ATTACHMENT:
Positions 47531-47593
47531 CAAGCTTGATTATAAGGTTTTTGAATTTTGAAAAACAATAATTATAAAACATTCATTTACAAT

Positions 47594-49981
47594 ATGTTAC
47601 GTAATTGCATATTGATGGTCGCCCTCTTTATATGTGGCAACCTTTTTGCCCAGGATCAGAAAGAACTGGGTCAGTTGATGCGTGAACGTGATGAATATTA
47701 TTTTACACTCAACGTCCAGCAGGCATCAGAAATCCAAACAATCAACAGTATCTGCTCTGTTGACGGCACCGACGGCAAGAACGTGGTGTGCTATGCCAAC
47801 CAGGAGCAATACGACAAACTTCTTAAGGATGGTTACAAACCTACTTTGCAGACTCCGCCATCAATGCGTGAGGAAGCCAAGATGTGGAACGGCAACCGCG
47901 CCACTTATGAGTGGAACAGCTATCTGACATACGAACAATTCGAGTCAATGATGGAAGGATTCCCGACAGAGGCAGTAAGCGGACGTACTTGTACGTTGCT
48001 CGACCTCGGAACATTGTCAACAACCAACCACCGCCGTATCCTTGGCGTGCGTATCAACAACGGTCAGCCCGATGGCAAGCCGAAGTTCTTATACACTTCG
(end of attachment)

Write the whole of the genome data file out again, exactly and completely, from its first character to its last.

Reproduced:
Positions 47531-47593
47531 CAAGCTTGATTATAAGGTTTTTGAATTTTGAAAAACAATAATTATAAAACATTCATTTACAAT

Positions 47594-49981
47594 ATGTTAC
47601 GTAATTGCATATTGATGGTCGCCCTCTTTATATGTGGCAACCTTTTTGCCCAGGATCAGAAAGAACTGGGTCAGTTGATGCGTGAACGTGATGAATATTA
47701 TTTTACACTCAACGTCCAGCAGGCATCAGAAATCCAAACAATCAACAGTATCTGCTCTGTTGACGGCACCGACGGCAAGAACGTGGTGTGCTATGCCAAC
47801 CAGGAGCAATACGACAAACTTCTTAAGGATGGTTACAAACCTACTTTGCAGACTCCGCCATCAATGCGTGAGGAAGCCAAGATGTGGAACGGCAACCGCG
47901 CCACTTATGAGTGGAACAGCTATCTGACATACGAACAATTCGAGTCAATGATGGAAGGATTCCCGACAGAGGCAGTAAGCGGACGTACTTGTACGTTGCT
48001 CGACCTCGGAACATTGTCAACAACCAACCACCGCCGTATCCTTGGCGTGCGTATCAACAACGGTCAGCCCGATGGCAAGCCGAAGTTCTTATACACTTCG